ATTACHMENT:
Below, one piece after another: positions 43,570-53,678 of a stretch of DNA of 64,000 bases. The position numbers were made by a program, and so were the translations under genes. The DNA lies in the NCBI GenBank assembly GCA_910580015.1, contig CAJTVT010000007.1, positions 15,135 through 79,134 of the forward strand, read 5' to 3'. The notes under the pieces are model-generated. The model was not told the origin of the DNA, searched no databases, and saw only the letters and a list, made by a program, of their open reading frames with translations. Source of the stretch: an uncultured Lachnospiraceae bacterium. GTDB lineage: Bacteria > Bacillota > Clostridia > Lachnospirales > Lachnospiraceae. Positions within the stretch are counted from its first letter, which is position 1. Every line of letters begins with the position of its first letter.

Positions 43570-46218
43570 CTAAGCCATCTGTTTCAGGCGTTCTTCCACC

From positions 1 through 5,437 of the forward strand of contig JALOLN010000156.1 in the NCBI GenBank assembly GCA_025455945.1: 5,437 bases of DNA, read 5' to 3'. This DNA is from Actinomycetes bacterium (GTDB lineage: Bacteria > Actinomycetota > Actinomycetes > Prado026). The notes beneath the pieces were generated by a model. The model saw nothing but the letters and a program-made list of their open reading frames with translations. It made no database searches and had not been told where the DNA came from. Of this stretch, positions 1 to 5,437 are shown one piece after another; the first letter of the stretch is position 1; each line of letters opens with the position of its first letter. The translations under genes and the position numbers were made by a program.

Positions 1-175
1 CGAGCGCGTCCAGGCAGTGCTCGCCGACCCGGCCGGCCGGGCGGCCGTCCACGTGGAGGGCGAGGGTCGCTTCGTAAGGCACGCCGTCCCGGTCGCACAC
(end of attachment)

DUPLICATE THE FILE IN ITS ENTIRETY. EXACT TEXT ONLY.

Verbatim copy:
Below, one piece after another: positions 43,570-53,678 of a stretch of DNA of 64,000 bases. The position numbers were made by a program, and so were the translations under genes. The DNA lies in the NCBI GenBank assembly GCA_910580015.1, contig CAJTVT010000007.1, positions 15,135 through 79,134 of the forward strand, read 5' to 3'. The notes under the pieces are model-generated. The model was not told the origin of the DNA, searched no databases, and saw only the letters and a list, made by a program, of their open reading frames with translations. Source of the stretch: an uncultured Lachnospiraceae bacterium. GTDB lineage: Bacteria > Bacillota > Clostridia > Lachnospirales > Lachnospiraceae. Positions within the stretch are counted from its first letter, which is position 1. Every line of letters begins with the position of its first letter.

Positions 43570-46218
43570 CTAAGCCATCTGTTTCAGGCGTTCTTCCACC

From positions 1 through 5,437 of the forward strand of contig JALOLN010000156.1 in the NCBI GenBank assembly GCA_025455945.1: 5,437 bases of DNA, read 5' to 3'. This DNA is from Actinomycetes bacterium (GTDB lineage: Bacteria > Actinomycetota > Actinomycetes > Prado026). The notes beneath the pieces were generated by a model. The model saw nothing but the letters and a program-made list of their open reading frames with translations. It made no database searches and had not been told where the DNA came from. Of this stretch, positions 1 to 5,437 are shown one piece after another; the first letter of the stretch is position 1; each line of letters opens with the position of its first letter. The translations under genes and the position numbers were made by a program.

Positions 1-175
1 CGAGCGCGTCCAGGCAGTGCTCGCCGACCCGGCCGGCCGGGCGGCCGTCCACGTGGAGGGCGAGGGTCGCTTCGTAAGGCACGCCGTCCCGGTCGCACAC